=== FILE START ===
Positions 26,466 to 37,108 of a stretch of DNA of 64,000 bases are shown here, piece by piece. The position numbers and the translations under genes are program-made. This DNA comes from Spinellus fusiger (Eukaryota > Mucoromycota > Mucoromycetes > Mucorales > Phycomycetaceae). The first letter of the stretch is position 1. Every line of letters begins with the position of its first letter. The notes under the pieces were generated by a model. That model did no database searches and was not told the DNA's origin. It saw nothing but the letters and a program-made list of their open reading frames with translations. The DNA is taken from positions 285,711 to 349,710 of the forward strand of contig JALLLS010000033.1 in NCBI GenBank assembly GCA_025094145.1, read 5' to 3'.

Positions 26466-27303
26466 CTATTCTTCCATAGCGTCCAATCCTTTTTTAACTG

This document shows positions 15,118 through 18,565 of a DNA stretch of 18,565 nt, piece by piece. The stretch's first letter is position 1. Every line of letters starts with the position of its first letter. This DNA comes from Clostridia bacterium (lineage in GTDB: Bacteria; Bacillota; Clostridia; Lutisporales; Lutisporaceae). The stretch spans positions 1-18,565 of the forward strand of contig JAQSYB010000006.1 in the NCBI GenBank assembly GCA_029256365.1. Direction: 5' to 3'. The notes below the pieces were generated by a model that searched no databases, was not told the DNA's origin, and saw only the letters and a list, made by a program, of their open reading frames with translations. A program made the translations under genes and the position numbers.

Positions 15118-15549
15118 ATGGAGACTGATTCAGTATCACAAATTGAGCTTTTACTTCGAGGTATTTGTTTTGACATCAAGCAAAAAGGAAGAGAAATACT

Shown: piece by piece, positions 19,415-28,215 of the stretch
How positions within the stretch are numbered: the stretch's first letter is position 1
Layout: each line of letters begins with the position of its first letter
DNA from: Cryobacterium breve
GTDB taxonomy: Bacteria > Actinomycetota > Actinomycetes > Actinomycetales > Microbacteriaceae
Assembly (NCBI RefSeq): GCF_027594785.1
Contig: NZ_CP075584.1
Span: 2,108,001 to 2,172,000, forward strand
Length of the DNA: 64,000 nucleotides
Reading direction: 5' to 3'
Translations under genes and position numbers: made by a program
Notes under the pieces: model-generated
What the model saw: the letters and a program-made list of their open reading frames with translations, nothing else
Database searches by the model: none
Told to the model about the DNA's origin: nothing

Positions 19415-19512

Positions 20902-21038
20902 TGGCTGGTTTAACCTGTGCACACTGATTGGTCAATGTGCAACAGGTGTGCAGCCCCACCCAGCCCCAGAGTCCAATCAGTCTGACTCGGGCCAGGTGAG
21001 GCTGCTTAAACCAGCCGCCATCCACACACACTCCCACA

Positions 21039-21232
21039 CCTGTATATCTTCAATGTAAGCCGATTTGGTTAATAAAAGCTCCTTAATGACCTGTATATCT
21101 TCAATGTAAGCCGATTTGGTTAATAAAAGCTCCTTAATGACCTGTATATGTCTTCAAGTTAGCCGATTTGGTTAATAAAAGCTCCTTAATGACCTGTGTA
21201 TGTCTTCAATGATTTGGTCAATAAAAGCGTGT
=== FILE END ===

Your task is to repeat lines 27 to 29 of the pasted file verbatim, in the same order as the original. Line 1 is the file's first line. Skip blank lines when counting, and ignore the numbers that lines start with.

21039 CCTGTATATCTTCAATGTAAGCCGATTTGGTTAATAAAAGCTCCTTAATGACCTGTATATCT
21101 TCAATGTAAGCCGATTTGGTTAATAAAAGCTCCTTAATGACCTGTATATGTCTTCAAGTTAGCCGATTTGGTTAATAAAAGCTCCTTAATGACCTGTGTA
21201 TGTCTTCAATGATTTGGTCAATAAAAGCGTGT